Toward the end of Life is Strange 2 — the episodic series that wrapped up its five-episode series last week — teenage lead Sean Diaz is jolted awake. After driving all night, he pulled over to the side of a quiet desert road for a doze. But it turns out, he inadvertently parked on private property owned by a racist who isn’t a fan of a mysterious Hispanic kid sleeping on his land. The result is an incredibly tense confrontation. Through Life is Strange’s choice-based gameplay, you have to navigate the situation, choosing between Sean’s safety and his dignity. There are no right moves; no matter what Sean does, bad things will happen, whether that’s actual physical conflict or being forced to insult himself in Spanish. When the excruciating conflict is over, Sean gets back into his car, drives away, and lets out a primal scream. I felt like doing the same.
Since its very first episode, Life is Strange 2 hasn’t been shy about tackling political themes. Instead, the game’s creators have fully embraced the responsibility, and over the course of the season, the game’s relevance has only grown stronger. During its five-episode run, Life is Strange 2 tackles a huge range of sensitive topics, from religion and depression to issues of race and sexuality in modern America. The result is a game that can feel downright uncomfortable at times, as you’re forced to navigate perilous situations — like Sean’s run-in with a racist — with few options at your disposal. But that’s also what makes the game so powerful. Life is Strange 2 explores the realities of modern life like few other games, in a way that feels both honest and compelling.
This review contains spoilers for Life is Strange 2.
Life is Strange 2 is essentially one prolonged, terrible road trip. At the outset, brothers Sean and Daniel are forced into a life on the road after their father is killed and they’re blamed for his death. With few options, the pair decides to head from Seattle down to their dad’s former hometown in Mexico. It’s a long trip. Complicating matters even further is the fact that younger brother Daniel has a newly discovered superpower, letting him manipulate objects telekinetically as if he were a Force-wielding Jedi. It’s a bad combination: being wanted criminals and visible minorities, all while dealing with secret superpowers. It leads to plenty of bad situations.
As a game, Life is Strange 2 plays out virtually identically to its predecessor, which is to say it’s a narrative-driven adventure game in the Telltale mold. Most of your time is spent walking around small environments, gathering information, and talking to folks. The challenge, if you can call it that, comes from the decision-based structure. Like a Choose Your Own Adventure novel, the choices you make alter how other characters see you and, in some respects, how the story ultimately plays out. These decisions can be small, like deciding to make coffee for your fellow campers, but often, they’re much more significant. That can mean deciding whether to accept the romantic advances of a friend or telling Daniel to use his powers to get the brothers out of trouble.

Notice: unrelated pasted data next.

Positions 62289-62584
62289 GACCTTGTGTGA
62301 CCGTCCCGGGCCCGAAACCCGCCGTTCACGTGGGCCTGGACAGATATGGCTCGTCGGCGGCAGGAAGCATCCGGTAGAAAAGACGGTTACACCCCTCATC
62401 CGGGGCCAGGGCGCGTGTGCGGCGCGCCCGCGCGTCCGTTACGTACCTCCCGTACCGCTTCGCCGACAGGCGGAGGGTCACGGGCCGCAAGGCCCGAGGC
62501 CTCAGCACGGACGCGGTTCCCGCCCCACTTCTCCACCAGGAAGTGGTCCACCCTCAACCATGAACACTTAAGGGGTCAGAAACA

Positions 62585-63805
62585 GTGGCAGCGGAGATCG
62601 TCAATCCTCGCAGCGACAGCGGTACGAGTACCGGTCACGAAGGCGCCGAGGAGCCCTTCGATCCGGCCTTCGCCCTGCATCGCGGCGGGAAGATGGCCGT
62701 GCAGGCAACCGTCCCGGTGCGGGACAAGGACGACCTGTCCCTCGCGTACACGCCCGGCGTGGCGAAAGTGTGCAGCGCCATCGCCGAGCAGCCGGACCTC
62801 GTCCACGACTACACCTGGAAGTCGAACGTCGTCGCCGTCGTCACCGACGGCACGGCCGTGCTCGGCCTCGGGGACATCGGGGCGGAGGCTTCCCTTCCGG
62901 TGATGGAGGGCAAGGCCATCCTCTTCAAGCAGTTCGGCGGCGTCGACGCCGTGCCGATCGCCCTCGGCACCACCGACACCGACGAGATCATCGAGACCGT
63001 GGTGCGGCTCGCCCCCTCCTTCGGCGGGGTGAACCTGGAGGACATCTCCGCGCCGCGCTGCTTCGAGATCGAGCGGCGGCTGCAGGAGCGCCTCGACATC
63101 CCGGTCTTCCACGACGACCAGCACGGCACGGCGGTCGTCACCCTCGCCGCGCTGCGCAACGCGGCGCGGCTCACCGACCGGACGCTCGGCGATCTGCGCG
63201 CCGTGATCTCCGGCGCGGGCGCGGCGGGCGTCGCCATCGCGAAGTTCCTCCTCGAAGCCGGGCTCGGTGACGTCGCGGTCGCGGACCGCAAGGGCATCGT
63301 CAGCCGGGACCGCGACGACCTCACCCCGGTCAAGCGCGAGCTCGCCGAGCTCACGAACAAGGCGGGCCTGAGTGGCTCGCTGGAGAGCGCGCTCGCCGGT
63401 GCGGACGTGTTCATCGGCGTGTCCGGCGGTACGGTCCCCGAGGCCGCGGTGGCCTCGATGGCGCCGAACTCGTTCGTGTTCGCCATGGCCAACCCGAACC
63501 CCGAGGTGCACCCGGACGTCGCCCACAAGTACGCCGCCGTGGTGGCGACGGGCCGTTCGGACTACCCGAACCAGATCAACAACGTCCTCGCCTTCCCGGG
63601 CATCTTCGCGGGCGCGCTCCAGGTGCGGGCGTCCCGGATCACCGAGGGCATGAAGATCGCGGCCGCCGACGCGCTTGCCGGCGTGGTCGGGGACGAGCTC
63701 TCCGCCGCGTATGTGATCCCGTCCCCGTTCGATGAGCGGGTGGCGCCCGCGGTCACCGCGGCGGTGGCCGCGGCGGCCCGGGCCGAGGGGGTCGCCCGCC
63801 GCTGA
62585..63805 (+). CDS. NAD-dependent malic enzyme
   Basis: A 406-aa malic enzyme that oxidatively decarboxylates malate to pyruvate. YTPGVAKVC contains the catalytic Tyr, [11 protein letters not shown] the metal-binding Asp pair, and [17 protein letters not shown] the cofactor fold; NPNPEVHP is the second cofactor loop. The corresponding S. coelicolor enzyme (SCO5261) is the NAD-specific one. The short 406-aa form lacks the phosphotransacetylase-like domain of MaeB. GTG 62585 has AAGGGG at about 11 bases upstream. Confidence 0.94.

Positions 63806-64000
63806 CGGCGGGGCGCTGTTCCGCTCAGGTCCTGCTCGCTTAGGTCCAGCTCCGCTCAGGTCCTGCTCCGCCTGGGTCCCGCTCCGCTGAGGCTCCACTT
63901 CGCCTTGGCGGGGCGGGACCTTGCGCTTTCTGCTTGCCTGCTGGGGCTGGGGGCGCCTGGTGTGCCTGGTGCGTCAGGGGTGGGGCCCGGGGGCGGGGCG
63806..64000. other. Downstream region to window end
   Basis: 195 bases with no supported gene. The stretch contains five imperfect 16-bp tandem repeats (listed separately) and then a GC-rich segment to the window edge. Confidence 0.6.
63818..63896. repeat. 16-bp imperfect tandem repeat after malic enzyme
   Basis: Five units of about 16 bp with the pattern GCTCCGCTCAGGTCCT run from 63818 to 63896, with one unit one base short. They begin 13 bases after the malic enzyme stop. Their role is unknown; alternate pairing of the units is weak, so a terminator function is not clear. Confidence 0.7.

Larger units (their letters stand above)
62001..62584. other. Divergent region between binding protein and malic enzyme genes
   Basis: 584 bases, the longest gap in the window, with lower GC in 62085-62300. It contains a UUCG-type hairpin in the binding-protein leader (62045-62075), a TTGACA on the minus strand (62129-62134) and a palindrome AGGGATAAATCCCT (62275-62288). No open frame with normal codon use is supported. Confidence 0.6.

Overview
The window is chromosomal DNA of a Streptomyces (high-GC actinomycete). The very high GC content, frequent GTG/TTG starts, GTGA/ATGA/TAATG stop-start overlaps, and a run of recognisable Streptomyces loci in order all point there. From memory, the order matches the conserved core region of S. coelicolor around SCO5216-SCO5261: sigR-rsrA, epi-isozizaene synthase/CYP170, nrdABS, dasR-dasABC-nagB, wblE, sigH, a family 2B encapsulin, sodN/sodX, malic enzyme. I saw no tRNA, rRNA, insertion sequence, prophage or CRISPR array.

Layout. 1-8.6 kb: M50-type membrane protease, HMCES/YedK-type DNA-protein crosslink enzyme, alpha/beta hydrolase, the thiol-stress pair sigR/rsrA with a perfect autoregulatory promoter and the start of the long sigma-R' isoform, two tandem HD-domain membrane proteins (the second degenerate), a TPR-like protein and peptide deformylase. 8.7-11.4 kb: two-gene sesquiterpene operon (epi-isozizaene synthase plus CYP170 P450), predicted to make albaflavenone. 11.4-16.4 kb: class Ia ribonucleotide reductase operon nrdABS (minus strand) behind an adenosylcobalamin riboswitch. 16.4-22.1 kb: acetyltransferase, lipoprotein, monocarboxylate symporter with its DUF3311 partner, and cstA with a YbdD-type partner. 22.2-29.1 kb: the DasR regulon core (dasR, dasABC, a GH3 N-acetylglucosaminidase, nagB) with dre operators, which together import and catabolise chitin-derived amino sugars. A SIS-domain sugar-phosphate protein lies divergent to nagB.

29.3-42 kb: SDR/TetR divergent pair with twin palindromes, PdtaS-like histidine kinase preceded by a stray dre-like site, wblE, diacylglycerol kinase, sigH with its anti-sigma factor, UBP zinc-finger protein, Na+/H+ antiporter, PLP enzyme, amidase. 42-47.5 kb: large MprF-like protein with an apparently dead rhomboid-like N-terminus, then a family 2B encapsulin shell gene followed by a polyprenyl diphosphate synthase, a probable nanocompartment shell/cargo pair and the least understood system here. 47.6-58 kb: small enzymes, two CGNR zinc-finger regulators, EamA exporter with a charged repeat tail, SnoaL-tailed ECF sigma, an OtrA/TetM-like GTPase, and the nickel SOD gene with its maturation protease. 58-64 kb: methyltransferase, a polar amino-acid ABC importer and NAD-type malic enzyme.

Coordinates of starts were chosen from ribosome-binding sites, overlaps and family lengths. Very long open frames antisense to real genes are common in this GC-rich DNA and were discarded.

Life is Strange 2 provides plenty of opportunities for these tough scenarios. In order to simply survive, Sean and Daniel are forced into all kinds of predicaments. Without getting too far into spoiler territory, I’ll say that this includes: hiding out in an abandoned cottage with virtually no supplies, being harassed by a racist shop owner, working at an illegal pot farm, dealing with a cult-like religious group, learning about their estranged mother, and being confronted with a literal wall at the US / Mexico border. At one point, Sean even loses an eye. Along the way, he must stay focused on keeping his little brother safe while also guiding them to their ultimate goal across the border. Things go wrong no matter what, but you can do your best to mitigate the drama.
That’s not to say that Life is Strange 2 is all tough choices and heartbreak. Yes, there is death and disaster, but the game is also full of quiet, contemplative moments, just like its predecessor. Sometimes you can just sit and enjoy the view. Often, you’ll have the option to make Sean, a budding artist, sketch his surroundings. There are nights around a campfire drinking with friends and lots of playing around with Daniel, including a particularly memorable game of hide-and-seek near the end of the story. The game has an excellent sense of balance, with enough diversions to keep the drama from becoming overwhelming. It’s powerful without being exhausting.
Life is Strange 2 was put in a tough place from the very beginning. It’s the follow-up to a game that was beloved in large part because of its lead characters, Max and Chloe, and yet it told a brand-new story with brand-new leads. (That said, there are some interesting connections to the original Life is Strange as well as last year’s standalone prequel.) It also struggled with long gaps in between the launch of new episodes, which made it hard to maintain interest over the course of the season. And it tackles real-world issues in a way that stands directly opposed to the idea that video games are best served as escapism.
Yes, it’s a story about a superpowered kid, but the fantastical parts of Life is Strange 2 are just window dressing. What makes the game so good is the way it puts you into situations that will make you wince or squirm, situations you might be fortunate enough to avoid in real life — and then it forces you to discover the choice you’d make in that role.
Vox Media has affiliate partnerships. These do not influence editorial content, though Vox Media may earn commissions for products purchased via affiliate links. For more information, see our ethics policy.